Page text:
Cambodian National Holiday - Pchum Ben September 28 2014, 0 Comments
Festival of the dead
Do you remember the last time you fed the ghosts of your ancestors by throwing a ball of rice through the air? If you answered no, chances are you’re not Khmer.
The hardworking staff of Khmer Creations have been off enjoying a well‑earned break, with many travelling back to their home provinces to celebrate Pchum Ben (Ancestors’ Day), or as we first came to know it, the Festival of the Dead. This 15 day Buddhist festival is unique to Cambodia, not shared by its Buddhist neighbours Thailand or Myanmar, and is one of the most important festivals in Cambodia (along with Khmer New Year of course).
At its heart, this festival is all about honouring your ancestors and paying respects to those who have come before you. Many Khmers will visit a pagoda in order to feed the ghosts of their ancestors, who come to receive food from the living. Upon receiving food, the ancestor ghosts will then bless their living family members. However, should the ghosts visit seven pagodas and not receive an offering from their family, then they will curse them (not a situation you want to be in). The offerings normally consist of Bay Ben, cooked rice formed into small balls in the palm of your hand, which are scattered on to the ground around pagodas. Many Khmer will also make offerings to the Prett (the damned), those deceased who have no family to commemorate them – a particularly touching gesture for a country that has undergone so much suffering.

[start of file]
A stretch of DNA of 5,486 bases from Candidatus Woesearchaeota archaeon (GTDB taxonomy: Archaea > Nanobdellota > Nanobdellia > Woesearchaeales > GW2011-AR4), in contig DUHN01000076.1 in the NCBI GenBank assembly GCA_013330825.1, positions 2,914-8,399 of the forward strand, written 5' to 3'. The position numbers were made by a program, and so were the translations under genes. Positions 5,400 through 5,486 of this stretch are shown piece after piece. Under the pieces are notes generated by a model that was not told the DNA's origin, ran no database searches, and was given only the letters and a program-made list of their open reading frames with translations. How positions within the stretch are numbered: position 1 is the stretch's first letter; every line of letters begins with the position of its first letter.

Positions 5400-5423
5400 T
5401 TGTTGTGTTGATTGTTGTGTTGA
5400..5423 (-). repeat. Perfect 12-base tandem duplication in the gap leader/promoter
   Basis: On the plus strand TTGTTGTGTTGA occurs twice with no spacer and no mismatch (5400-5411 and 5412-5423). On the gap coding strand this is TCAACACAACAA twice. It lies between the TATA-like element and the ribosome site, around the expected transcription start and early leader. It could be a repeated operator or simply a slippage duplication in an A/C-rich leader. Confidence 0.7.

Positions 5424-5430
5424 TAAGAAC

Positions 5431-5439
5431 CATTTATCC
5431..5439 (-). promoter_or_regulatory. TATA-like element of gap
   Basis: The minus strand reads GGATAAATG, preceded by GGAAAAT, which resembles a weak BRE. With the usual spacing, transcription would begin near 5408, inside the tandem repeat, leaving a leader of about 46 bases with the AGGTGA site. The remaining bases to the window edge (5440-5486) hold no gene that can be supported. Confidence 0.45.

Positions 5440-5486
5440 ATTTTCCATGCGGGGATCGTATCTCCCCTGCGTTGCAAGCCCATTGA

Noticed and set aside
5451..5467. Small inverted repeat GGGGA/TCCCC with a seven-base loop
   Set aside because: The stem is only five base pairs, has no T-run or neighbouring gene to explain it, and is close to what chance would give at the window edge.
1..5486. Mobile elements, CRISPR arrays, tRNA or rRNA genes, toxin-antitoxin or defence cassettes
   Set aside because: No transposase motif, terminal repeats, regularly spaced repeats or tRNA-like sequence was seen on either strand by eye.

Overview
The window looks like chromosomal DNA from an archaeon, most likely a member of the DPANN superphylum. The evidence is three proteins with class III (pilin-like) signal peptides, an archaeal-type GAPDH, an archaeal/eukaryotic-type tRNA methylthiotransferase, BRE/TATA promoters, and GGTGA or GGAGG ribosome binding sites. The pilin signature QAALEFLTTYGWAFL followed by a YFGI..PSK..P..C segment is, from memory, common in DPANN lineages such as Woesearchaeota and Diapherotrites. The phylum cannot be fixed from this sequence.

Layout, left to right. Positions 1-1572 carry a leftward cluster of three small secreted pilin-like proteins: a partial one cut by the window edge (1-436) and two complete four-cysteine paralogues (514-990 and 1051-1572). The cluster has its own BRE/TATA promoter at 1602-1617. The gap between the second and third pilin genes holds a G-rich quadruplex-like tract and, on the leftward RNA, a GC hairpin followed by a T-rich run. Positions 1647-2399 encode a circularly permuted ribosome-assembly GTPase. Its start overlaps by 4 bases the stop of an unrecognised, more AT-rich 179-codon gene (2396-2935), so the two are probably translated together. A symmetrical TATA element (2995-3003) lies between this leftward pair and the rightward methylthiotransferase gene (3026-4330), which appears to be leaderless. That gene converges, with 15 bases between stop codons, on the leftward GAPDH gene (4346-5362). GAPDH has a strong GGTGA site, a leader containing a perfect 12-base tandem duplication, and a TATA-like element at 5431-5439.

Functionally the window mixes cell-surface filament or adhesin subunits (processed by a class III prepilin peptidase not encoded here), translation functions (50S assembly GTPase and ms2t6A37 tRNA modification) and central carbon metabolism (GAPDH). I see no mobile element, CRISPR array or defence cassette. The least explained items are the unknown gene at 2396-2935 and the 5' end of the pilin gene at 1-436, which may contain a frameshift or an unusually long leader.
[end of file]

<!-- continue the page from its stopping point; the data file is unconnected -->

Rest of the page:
So if you find yourself in Cambodia in late‑September or early October, visit a pagoda and witness one of the country’s most sacred holidays. Oh, and remember, be nice to the dead!